Skip to content
By Frank McKenna

By Frank McKenna

The triple lock is a drag on the economy

The ‘Triple Lock’ is economic folly according to DIB boss Frank McKenna. In his latest blog, he explains why – and warns that the retirement age could be heading into a whole new stratosphere.

The Chancellor Jeremy Hunt confirmed this week that a future Conservative government will guarantee what has become to be known as the ‘triple lock’.

In other words, pensions will rise by whatever is highest – earnings, inflation, or 2.5%.

In the short-term, this is seen by the Tories as an electoral imperative. Most pensioners vote – and, historically, the majority of them vote Conservative.

However, in terms of a long-term economic strategy, the triple lock is a disaster. This policy, introduced by the Coalition government back in 2010, is already costing taxpayers an eye-watering £10 billion a year. The state pension bills this financial year is £124.3 billion. This compares to the total of £114.5 billion if the pension had been increased in line with average earnings over the past decade and a bit.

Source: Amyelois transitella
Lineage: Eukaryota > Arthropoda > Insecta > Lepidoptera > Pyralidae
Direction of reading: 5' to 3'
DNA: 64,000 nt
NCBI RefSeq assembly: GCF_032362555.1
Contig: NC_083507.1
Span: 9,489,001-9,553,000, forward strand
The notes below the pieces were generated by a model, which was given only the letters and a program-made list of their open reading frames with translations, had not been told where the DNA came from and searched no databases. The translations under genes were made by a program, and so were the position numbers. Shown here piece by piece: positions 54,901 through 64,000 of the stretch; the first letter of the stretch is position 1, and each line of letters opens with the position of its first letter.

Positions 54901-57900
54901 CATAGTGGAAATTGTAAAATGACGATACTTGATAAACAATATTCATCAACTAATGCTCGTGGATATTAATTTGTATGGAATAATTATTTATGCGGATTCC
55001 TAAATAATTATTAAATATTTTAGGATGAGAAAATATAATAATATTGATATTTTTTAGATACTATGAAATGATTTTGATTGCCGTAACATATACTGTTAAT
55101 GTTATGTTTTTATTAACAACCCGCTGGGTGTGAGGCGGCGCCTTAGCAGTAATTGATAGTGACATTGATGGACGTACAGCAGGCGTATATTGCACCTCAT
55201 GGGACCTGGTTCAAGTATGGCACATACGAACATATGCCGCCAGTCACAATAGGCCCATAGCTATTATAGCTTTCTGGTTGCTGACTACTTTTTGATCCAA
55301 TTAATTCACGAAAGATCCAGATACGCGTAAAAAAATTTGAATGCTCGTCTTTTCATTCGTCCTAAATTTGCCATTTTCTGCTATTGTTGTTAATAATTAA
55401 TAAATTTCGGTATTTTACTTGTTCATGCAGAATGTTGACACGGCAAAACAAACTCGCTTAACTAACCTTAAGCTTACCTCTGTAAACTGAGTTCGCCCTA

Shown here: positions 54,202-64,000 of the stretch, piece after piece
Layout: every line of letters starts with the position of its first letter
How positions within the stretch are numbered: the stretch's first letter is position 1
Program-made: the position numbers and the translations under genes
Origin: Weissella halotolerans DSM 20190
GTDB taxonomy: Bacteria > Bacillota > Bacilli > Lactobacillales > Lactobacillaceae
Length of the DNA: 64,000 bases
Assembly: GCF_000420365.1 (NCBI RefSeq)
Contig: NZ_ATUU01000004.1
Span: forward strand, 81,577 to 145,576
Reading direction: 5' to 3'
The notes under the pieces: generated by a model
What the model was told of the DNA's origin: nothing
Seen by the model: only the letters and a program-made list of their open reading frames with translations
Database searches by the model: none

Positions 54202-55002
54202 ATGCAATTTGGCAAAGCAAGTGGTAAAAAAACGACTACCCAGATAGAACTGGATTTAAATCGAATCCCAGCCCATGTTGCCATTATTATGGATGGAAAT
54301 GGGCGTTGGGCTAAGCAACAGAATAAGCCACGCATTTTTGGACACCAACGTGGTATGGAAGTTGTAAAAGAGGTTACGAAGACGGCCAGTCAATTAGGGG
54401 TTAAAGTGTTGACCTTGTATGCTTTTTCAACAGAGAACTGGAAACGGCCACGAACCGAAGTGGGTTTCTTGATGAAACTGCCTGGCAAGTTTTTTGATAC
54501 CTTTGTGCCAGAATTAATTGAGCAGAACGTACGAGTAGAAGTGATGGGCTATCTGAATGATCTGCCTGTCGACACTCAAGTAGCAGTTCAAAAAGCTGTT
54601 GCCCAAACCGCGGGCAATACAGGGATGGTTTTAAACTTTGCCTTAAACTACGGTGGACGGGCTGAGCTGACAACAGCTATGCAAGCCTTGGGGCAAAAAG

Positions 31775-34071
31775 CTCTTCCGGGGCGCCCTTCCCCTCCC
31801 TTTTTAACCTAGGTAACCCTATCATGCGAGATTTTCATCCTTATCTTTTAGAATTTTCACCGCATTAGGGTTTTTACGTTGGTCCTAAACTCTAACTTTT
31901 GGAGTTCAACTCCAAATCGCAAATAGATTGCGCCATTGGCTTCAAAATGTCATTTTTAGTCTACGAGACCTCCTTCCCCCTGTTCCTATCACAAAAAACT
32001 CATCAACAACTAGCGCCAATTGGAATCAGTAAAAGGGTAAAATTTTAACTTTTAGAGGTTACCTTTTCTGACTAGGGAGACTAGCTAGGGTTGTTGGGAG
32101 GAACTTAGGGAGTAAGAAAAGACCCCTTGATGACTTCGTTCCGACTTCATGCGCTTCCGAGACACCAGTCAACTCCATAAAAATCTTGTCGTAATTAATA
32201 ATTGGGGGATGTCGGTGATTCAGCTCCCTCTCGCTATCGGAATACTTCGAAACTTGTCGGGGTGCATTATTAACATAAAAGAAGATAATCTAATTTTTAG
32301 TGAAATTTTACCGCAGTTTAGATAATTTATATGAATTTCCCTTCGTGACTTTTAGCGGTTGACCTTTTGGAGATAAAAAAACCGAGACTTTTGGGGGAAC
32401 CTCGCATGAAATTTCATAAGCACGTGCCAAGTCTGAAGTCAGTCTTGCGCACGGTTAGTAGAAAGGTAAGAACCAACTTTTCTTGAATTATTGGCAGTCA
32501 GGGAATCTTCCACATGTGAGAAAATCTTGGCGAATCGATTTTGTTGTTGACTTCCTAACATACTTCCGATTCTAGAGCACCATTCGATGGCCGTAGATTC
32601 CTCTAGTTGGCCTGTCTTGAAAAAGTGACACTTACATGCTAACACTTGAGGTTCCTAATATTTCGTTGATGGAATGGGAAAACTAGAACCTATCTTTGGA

If the ‘triple lock’ policy continues, then it is more than plausible that at some point in the not-too-distant-future we will reach a stage whereby pensioners will be receiving a larger income than the average worker. Furthermore, as we continue to live longer, and the pensioner population grows, independent economists predict that by 2050 an additional £45 billion a year (in today’s money) will be added to the already colossal bill.

Given that the ‘grey’ vote is such a potent force, particularly during an election year, the chances of Labour arguing against this madness anytime soon is highly unlikely.

However, as the tax burden on working families continues to be hiked, public services fall over, and the government has little alternative but to raise the retirement age – apparently to 68 if the latest rumours are to be believed – then surely the good citizens of UK PLC will demand a more genuine debate and approach to how we look after the welfare of our elderly.

If not, then I’m afraid you will need to accept slow or negative economic growth, a less incentivised workforce – and eventually a retirement age of 99!

Happy Easter everyone.

Downtown in Business